I have in my hands a handful of cases from different scenarios where I copied some data to my PC through a transmission path with no built-in error detection or correction. I have or can make more copies of them. The problem is, not twice do the files turn out identical. There's always a few scattered differences, frequently 1-bit differences.
My idea here is to attempt to correct these errors "democratically" by comparing all copies of the same data together and, at those offsets where one copy disagrees, keep the value shared by most, ignoring the value that is in minority.
Given that the transmission errors seem to be random and never in the same spot, I think the concept is valid and could work.
The question is: Is there any software that can do this? Even if it requires manual inspection it's fine. I tried several hex editors, but I couldn't find one that allowed to find differences among 3 or more files. All of them seemed to be limited to comparing just 2 files, which, of course, doesn't help finding out which one is wrong.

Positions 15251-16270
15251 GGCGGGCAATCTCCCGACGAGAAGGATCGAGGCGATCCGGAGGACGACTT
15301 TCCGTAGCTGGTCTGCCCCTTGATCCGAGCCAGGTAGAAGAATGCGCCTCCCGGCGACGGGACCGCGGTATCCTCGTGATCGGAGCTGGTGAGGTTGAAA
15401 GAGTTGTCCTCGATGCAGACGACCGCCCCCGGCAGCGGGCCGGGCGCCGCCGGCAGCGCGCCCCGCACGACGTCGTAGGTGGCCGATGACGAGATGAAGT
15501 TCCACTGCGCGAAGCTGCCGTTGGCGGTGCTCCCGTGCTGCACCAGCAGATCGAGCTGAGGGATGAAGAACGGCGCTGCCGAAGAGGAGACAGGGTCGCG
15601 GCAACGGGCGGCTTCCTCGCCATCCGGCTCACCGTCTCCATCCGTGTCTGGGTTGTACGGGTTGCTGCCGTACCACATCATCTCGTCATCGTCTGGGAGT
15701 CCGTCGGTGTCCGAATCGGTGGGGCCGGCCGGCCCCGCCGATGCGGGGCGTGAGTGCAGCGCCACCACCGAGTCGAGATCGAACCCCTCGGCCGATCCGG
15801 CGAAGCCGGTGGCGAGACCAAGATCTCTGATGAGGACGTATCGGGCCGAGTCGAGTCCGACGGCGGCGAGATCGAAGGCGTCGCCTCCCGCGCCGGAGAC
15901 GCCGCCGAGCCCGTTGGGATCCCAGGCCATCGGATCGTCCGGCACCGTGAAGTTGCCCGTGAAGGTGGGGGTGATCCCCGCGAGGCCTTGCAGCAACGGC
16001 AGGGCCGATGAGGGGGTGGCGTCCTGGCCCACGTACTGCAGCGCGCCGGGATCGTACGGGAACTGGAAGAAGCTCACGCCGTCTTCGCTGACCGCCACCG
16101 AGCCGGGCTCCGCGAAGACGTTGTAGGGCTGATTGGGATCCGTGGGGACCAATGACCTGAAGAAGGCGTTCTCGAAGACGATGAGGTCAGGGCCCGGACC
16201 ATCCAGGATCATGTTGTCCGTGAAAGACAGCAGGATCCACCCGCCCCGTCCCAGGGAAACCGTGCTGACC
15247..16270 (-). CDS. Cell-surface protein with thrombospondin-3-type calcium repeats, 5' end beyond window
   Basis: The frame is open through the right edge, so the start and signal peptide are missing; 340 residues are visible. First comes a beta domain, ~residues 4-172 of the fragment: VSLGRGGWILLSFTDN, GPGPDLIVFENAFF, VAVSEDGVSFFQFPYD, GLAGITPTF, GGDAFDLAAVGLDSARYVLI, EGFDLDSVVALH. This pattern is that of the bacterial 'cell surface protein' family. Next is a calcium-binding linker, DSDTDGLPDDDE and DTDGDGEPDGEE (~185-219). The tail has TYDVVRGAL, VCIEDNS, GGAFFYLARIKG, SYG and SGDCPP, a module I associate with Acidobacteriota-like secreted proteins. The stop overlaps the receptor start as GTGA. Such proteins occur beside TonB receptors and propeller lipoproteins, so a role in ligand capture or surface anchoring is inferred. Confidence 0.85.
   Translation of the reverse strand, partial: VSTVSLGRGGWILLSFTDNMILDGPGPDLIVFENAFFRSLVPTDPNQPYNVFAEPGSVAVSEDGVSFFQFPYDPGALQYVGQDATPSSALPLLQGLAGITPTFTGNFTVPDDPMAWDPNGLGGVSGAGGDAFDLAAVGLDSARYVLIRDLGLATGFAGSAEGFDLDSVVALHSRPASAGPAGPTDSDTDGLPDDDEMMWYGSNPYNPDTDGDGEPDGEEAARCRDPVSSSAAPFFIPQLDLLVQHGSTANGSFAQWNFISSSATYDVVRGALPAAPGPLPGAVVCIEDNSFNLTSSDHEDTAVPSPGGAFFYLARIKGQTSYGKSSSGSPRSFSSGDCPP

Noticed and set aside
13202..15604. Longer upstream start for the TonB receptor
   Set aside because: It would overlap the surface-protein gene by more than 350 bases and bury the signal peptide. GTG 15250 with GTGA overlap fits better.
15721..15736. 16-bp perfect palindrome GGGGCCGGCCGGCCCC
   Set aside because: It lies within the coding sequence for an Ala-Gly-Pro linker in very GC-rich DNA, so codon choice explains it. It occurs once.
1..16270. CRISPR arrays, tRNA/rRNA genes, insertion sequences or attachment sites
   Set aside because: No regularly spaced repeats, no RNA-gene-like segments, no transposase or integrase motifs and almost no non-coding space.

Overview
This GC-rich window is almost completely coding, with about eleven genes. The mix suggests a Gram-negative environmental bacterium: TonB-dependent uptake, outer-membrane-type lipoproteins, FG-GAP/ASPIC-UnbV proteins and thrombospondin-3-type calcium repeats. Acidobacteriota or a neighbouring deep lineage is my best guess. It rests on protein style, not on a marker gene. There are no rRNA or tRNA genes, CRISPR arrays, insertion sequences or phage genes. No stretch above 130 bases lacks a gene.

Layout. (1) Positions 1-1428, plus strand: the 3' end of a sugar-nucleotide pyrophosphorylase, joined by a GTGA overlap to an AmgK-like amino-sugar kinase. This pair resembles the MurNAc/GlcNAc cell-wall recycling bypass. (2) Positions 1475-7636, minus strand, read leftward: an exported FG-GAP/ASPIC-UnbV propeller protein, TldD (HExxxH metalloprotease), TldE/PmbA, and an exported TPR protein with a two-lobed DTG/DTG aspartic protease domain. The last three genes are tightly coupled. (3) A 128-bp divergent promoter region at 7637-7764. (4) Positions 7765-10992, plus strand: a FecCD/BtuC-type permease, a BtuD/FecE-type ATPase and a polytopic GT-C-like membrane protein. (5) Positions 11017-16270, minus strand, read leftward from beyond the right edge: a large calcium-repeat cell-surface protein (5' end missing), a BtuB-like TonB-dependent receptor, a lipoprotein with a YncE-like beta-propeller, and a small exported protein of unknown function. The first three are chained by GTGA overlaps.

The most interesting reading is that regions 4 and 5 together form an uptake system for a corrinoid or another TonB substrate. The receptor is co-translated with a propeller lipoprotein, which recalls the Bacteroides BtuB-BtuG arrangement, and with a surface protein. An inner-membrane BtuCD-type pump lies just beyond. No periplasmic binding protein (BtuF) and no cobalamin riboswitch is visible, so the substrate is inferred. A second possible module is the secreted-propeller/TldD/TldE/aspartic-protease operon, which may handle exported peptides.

I prefer open source software, but I'm not opposed to commercial software if it can't be avoided. My main OS is Windows 7 but I don't mind to be given a Linux or BSD based recommendation if no Windows alternative exists.
This is mostly a one-off task, so I don't mind an inconvenient convoluted manual process as long as it works.